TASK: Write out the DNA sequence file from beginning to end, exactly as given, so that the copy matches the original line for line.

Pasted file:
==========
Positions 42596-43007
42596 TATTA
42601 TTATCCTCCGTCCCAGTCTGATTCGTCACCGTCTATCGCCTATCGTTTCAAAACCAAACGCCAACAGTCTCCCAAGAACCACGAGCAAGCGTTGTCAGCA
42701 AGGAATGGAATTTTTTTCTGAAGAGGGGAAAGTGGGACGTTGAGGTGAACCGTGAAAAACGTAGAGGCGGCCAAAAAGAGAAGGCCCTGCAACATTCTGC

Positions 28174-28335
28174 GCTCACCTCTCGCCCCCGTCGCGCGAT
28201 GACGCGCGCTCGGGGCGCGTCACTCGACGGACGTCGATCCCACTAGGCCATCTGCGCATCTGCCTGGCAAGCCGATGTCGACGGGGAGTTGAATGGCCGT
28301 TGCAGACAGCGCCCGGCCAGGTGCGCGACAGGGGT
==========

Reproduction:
Positions 42596-43007
42596 TATTA
42601 TTATCCTCCGTCCCAGTCTGATTCGTCACCGTCTATCGCCTATCGTTTCAAAACCAAACGCCAACAGTCTCCCAAGAACCACGAGCAAGCGTTGTCAGCA
42701 AGGAATGGAATTTTTTTCTGAAGAGGGGAAAGTGGGACGTTGAGGTGAACCGTGAAAAACGTAGAGGCGGCCAAAAAGAGAAGGCCCTGCAACATTCTGC

Positions 28174-28335
28174 GCTCACCTCTCGCCCCCGTCGCGCGAT
28201 GACGCGCGCTCGGGGCGCGTCACTCGACGGACGTCGATCCCACTAGGCCATCTGCGCATCTGCCTGGCAAGCCGATGTCGACGGGGAGTTGAATGGCCGT
28301 TGCAGACAGCGCCCGGCCAGGTGCGCGACAGGGGT